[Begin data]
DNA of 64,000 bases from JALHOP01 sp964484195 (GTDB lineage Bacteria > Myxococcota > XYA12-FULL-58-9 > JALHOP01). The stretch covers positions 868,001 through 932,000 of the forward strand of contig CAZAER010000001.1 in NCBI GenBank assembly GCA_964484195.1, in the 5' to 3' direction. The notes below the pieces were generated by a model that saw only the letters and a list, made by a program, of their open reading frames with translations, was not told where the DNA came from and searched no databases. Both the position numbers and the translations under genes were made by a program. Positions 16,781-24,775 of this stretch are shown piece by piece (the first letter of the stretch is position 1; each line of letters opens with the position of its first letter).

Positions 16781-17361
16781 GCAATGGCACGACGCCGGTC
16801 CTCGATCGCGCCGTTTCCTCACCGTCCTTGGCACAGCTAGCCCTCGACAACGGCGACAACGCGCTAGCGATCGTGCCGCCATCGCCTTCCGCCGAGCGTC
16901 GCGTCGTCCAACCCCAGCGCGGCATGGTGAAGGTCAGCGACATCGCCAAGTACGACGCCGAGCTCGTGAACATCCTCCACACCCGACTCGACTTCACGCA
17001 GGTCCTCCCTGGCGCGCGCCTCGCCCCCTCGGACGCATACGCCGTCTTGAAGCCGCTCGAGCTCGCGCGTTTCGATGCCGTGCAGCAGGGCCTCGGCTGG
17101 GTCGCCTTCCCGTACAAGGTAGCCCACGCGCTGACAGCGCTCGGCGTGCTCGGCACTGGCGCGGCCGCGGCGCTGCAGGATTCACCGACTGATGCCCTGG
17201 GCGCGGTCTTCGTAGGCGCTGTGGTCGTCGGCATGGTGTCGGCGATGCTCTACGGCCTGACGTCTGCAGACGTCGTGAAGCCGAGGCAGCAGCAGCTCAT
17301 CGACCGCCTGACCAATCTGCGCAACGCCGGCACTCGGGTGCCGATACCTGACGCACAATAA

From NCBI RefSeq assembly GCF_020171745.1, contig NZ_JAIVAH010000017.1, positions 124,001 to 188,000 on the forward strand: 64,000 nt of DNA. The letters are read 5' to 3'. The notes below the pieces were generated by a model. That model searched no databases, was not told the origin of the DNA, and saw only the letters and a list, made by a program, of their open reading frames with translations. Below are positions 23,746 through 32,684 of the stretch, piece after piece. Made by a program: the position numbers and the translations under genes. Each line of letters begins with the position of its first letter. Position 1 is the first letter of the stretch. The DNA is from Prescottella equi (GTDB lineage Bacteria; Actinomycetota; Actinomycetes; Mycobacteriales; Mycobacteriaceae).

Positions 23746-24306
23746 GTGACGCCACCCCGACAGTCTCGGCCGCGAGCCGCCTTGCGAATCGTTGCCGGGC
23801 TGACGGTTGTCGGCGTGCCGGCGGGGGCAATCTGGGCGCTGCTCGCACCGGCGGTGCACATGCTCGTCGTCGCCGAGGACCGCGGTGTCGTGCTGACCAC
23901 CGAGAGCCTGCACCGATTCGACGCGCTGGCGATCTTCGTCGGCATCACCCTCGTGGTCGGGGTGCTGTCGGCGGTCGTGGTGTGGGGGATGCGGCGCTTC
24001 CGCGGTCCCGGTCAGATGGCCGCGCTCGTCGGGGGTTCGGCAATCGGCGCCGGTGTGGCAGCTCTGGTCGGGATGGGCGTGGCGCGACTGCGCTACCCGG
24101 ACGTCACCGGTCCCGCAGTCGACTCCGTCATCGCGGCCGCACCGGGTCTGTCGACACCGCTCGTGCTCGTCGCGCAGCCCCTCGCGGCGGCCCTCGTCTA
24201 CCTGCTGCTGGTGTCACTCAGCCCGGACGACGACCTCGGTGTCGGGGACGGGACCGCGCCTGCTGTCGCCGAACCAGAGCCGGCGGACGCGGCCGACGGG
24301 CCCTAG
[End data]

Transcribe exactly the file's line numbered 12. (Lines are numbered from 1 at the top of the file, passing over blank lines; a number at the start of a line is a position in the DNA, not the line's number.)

23746 GTGACGCCACCCCGACAGTCTCGGCCGCGAGCCGCCTTGCGAATCGTTGCCGGGC